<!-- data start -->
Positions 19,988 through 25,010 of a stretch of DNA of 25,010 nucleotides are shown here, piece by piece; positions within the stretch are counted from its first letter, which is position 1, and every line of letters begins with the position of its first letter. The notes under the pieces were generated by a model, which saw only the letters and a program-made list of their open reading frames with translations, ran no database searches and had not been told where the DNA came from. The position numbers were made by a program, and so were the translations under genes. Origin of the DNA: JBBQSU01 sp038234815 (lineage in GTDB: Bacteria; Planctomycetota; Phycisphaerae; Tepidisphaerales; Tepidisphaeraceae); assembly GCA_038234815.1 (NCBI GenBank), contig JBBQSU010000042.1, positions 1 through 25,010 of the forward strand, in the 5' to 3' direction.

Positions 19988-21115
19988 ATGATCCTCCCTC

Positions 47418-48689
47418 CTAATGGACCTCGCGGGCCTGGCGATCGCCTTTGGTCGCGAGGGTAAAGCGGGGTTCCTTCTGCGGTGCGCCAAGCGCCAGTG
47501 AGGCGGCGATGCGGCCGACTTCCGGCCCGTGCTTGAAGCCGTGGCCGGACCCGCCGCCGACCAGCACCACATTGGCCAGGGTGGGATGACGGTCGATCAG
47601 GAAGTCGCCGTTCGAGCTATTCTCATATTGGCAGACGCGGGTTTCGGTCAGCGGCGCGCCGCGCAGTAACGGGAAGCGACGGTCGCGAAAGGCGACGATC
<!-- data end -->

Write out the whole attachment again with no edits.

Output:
Positions 19,988 through 25,010 of a stretch of DNA of 25,010 nucleotides are shown here, piece by piece; positions within the stretch are counted from its first letter, which is position 1, and every line of letters begins with the position of its first letter. The notes under the pieces were generated by a model, which saw only the letters and a program-made list of their open reading frames with translations, ran no database searches and had not been told where the DNA came from. The position numbers were made by a program, and so were the translations under genes. Origin of the DNA: JBBQSU01 sp038234815 (lineage in GTDB: Bacteria; Planctomycetota; Phycisphaerae; Tepidisphaerales; Tepidisphaeraceae); assembly GCA_038234815.1 (NCBI GenBank), contig JBBQSU010000042.1, positions 1 through 25,010 of the forward strand, in the 5' to 3' direction.

Positions 19988-21115
19988 ATGATCCTCCCTC

Positions 47418-48689
47418 CTAATGGACCTCGCGGGCCTGGCGATCGCCTTTGGTCGCGAGGGTAAAGCGGGGTTCCTTCTGCGGTGCGCCAAGCGCCAGTG
47501 AGGCGGCGATGCGGCCGACTTCCGGCCCGTGCTTGAAGCCGTGGCCGGACCCGCCGCCGACCAGCACCACATTGGCCAGGGTGGGATGACGGTCGATCAG
47601 GAAGTCGCCGTTCGAGCTATTCTCATATTGGCAGACGCGGGTTTCGGTCAGCGGCGCGCCGCGCAGTAACGGGAAGCGACGGTCGCGAAAGGCGACGATC